In multiple sclerosis patients, osteoporosis and low bone density are common in the early stages of the disease. Osteoporosis is normally a condition that comes with age. It is characterized by the bone density loss, which increases the risk of bone fractures. Aside from age, other factors, too, increase the risk of osteoporosis, like smoking, caffeine consumption, and lack of calcium and vitamin D.
Study author Stine Marit Moen said, “We’ve known that people who have had MS for a long time are at a greater risk of low bone density and broken bones, but we didn’t know whether this was happening soon after the onset of MS and if it was caused by factors such as their lack of exercise due to lack of mobility, or their medications, or reduced vitamin D from lack of sun exposure.”
Extensive research has established a connection between low vitamin D levels and an increased risk of multiple sclerosis (MS). Vitamin D is crucial for bone health as it helps the absorption of calcium, which is also necessary for strong bones. Moen added, “Our hypothesis was that if vitamin D exerts a major effect on the risk of MS, then the effects of low vitamin D levels on bone density would be apparent soon after the onset of MS.”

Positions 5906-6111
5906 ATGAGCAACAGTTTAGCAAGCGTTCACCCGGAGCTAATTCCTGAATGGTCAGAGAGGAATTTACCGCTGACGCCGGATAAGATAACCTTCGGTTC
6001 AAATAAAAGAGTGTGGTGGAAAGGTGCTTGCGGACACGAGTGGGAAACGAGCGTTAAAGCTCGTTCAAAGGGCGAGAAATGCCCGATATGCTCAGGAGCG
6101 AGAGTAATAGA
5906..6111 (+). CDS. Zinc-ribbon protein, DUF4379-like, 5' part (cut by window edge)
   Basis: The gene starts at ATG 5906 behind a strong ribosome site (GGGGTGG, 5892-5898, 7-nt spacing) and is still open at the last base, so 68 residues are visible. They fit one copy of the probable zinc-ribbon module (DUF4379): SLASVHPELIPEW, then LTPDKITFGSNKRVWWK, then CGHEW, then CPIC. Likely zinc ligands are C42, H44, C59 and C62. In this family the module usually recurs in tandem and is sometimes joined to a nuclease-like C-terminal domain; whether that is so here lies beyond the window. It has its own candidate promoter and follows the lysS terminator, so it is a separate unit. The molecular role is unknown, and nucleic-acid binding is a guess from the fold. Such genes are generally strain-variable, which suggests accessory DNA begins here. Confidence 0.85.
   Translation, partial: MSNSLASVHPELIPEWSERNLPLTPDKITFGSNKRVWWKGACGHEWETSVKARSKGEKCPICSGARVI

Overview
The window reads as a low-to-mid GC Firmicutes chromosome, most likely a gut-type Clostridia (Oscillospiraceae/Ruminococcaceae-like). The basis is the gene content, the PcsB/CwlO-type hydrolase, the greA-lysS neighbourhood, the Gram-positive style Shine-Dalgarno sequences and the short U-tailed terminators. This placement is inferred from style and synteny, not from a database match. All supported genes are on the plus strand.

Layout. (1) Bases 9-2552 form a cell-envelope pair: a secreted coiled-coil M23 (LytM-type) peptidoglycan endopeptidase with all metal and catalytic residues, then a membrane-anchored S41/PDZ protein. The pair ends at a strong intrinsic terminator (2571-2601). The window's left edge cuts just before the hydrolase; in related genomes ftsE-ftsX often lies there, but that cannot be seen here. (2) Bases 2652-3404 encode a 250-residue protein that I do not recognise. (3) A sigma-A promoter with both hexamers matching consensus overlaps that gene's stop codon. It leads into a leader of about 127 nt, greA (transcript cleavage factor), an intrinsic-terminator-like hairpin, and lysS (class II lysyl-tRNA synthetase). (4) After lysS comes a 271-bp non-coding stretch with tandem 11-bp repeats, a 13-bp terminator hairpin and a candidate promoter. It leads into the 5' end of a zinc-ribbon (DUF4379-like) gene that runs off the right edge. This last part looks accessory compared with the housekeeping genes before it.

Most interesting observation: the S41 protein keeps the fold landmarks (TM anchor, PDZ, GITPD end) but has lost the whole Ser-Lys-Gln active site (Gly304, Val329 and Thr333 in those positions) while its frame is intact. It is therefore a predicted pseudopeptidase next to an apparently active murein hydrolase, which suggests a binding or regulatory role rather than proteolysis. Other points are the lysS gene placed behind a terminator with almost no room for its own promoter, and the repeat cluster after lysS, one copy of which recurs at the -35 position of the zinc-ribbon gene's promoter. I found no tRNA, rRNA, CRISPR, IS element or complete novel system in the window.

The study consisted of 99 people, all diagnosed with multiple sclerosis or clinically isolated syndrome – a condition where a person has had an episode of multiple sclerosis, but has not yet been diagnosed.
Bone density was measured on average 1.6 years after MS symptoms presented. Bone density tests were compared with that of 159 control persons matched for age and gender.
Fifty-one percent of MS patients either had osteoporosis or osteopenia. Findings remained the same even after other factors that can contribute to osteoporosis were taken into account.
Moen concluded, “These results suggest that people in the early stages of MS and their doctors need to consider steps to prevent osteoporosis and maintain good bone health. This could include changing their diet to ensure adequate vitamin D and calcium levels, starting or increasing weight-bearing activities, and taking medications.”